Wednesday, July 9, 2014

One ingredient, ten products: Sunflower oil in blooming or dispersing bath oils

Sunflower oil is a great oil for a blooming or dispersing bath oil as it is light, has a decent shelf life, and is inexpensive. Oleic acid softens and moisturizes our skin while the linoleic acid helps speed up skin's barrier repair functions.

A dispersing bath oil is a liquid version of the bath melt - you bottle it, and add it to your bath as you need it. We add the emulsifier to the oils to help them disperse through the water, rather than floating in a greasy mess on top of the water. There are a few different types of solubilizing type emulsifiers you could use for this recipe - Cromollient SCE, polysorbate 80, caprylyl/capryl glucoside, Caprol Micro Express, or other liquid emulsifiers - but I'm choosing polysorbate 80 as it's inexpensive and easy for me to find at my local suppliers.

This recipe is rated E for everyone, and is fantastic for beginners and those who don't wish to use preservatives. The shelf life of this product is dependent upon the shelf life of your oils.

78% oils of choice
20% polysorbate 80 (emulsifier)
2% fragrance or essential oil

Mix your oils together, add the polysorbate 80. Add 2% fragrance or essential oil. If you are using oils with a 6 month or less shelf life, please add 0.5% to 1% Vitamin E to the bath oil.

If you want to make dispersing bath oils, you can use Cromollient SCE at 10% as your emulsifier and an additional emollient. Here's a variation on my favourite bath oil using this ingredient. You can use any combination of oils in this recipe - these are just what I like to use!

78% oils
10% Cromollient SCE
2% fragrance or essential oil*

*Check the suggested usage rates for your essential oils before using them at 2%.

Mix the oils together, add the Cromollient SCE and fragrance oil. Pour into bottle. Rejoice!

If you're a fan of PEG-40 hydrogenated castor oil, you could use in this product as well. I haven't tried it yet, but I would start with 20% PEG-40 hydrogenated castor oil - doesn't this ingredient have an abbreviation??? - and 80% oils and see if it works well for you. I'd suggest 5 grams PEG-40 hydrogenated castor oil to 20 grams oil of your choice and see how it works. Why start with a large batch when a small one would work as well?

Here's a neat variation on the dispersing bath oil - it's a powdered bath oil!

50% Natrasorb bath
20% carrier oils of choice
29% Epsom salts
1% fragrance or essential oil
colouring (optional)

Mix the Natrasorb bath and the carrier and fragrance oil together until it is powdery. Mix in the salts. Package and rejoice!

Related posts:
Bath oil and after bath moisturizers
Back to basics: Dispersing bath oils 
Esters: Using Cromollient SCE in other products
Esters: Using polysorbates in your products

Other posts in this series:
One ingredient, ten products: Sunflower oil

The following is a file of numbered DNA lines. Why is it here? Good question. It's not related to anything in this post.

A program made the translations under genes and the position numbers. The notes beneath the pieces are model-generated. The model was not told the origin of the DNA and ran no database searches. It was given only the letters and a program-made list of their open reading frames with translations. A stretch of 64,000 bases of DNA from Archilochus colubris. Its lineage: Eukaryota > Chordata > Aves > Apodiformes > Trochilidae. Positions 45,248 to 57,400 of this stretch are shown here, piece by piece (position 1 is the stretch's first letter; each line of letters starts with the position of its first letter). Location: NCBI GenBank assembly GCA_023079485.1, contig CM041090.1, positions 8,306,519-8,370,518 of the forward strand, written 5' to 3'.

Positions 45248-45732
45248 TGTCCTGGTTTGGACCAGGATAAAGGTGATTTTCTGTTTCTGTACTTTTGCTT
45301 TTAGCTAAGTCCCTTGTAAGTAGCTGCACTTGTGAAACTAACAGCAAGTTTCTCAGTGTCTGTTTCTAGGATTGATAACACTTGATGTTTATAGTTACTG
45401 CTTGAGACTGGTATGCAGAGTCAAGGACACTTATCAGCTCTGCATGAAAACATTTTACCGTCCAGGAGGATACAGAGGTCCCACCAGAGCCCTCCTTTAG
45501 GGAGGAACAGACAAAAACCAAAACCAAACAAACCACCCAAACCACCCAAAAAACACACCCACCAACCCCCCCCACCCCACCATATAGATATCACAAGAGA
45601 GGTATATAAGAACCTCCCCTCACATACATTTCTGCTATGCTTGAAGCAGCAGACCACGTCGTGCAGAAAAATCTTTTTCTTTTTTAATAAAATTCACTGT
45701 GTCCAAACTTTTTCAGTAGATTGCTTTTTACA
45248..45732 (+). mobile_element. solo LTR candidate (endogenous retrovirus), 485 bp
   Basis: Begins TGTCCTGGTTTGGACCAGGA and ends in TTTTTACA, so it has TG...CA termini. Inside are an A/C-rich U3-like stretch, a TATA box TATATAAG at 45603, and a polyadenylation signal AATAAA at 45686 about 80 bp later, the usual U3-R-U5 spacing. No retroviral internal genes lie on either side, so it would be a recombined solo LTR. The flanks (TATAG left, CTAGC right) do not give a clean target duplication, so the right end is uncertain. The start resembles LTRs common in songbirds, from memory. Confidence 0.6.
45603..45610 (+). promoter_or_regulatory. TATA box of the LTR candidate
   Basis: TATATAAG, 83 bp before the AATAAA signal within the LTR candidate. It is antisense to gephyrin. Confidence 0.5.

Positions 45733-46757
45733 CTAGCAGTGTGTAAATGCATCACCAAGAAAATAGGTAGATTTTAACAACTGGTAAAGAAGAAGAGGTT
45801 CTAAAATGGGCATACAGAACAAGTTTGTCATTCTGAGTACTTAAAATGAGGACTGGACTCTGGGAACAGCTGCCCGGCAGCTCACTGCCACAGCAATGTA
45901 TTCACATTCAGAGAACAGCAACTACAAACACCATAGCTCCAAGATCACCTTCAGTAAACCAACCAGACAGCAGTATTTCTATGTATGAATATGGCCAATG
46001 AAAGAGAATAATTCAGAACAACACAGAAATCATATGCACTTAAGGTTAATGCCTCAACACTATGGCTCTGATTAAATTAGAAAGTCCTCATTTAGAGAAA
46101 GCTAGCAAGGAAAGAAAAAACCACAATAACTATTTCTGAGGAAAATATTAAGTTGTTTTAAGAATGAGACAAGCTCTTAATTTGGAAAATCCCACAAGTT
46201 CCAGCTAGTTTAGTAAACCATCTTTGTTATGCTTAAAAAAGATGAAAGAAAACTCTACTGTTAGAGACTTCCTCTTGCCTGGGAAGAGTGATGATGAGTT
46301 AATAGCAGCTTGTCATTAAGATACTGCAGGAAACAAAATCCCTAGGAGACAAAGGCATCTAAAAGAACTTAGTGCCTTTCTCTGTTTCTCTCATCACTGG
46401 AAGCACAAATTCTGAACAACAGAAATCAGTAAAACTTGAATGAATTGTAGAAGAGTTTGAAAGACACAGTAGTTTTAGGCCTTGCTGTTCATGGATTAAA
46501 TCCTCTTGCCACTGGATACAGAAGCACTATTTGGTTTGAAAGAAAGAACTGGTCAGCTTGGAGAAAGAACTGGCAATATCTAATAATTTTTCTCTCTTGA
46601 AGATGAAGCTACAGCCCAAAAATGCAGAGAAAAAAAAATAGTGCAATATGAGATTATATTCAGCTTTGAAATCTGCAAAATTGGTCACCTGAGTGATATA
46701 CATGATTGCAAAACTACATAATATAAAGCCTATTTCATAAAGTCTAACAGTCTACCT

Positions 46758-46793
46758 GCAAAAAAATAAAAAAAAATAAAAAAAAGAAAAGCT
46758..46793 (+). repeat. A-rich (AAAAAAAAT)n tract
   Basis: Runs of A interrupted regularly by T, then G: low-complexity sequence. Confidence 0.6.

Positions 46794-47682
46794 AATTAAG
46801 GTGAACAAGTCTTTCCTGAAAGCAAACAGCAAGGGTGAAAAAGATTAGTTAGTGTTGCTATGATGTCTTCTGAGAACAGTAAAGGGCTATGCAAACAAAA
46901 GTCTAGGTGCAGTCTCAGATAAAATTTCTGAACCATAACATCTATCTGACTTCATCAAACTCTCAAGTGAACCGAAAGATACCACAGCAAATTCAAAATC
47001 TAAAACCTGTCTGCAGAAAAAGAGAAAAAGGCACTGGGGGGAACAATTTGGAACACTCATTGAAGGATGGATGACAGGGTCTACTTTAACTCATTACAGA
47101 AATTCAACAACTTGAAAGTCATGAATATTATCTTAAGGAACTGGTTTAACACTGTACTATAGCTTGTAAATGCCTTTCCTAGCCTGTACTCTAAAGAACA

One ingredient, ten products: Sunflower oil in body oils

Join me tomorrow for more fun formulating with sunflower oil as we make lotion bars!


Clive said...

So it's only necessary to use 20% of polysorbate 80 to emulsify oils?

Bonnie in SJ said...

Am I the only one who sees Cromollient and thinks, "That's a perfectly cromulent emulsifier"?

Susan Barclay-Nichols said...

Hi Clive. In this recipe, yes. I've tried up to 50%, and 20% seems to be the level that best solubilizes the oils in the water in a bathtub.

Hi Bonnie! I love that word! And I not only use embiggen in my usual language, but we've coined ensmallen as well! Simpsons rule!

Clive said...

Thanks! I found that to emulsify silicones for a conditioner, I had to use 50-50 Polysorbate-80, so I had assumed the same for oils. Appreciate the info.

Susan Barclay-Nichols said...

Hi Clive. Why are you using polysorbate 80 to emulsify silicones in a conditioner? Doesn't your cationic quaternary compound emulsify silicones? BTMS-50, for instance, is formulated to be able to emulsify a large amount of silicones!

Clive said...

Thanks very much for helping!
Unfortunately I don't have access to some of the components that you use a lot, like BTMS-50 or Incroquat. I use cetrimonium chloride as the detangler, and quite a lot of polars such as shea butter and jojoba oil, so the emulsifier mix is glyceryl monostearate + polysorbate 80 calculated according to the 3-D HLB method.
I had trouble with separation. Finally I discovered that the separation was caused by the silicone content (dimethicone petrolatum and cyclopentasiloxane) and I made an experiment, using different %'s of polysorbate, that showed that the amount that separated was directly proportional to the % of polysorbate; it ended up as 50-50 polysorbate to silicone... it's a very popular product but it has been the most difficult to design.

Clive said...

sorry - I should have said NON polars :(

Anonymous said...

Hi Susan
I tried this recipe just recently. I don't know why I never tried it sooner but I am really impressed.
I love a nice silky bath but I really don't like it when all the oil floats on top.
I used Calendula Oil and Pumpkin Seed Oil.
This will be such a great thing come winter time. I will try with some OS extracts next time.
Such a simple recipe with only a few ingredients yet it produces a wonderful product.
Thank you for the idea as I never would have thought of this on my own.
Beth D.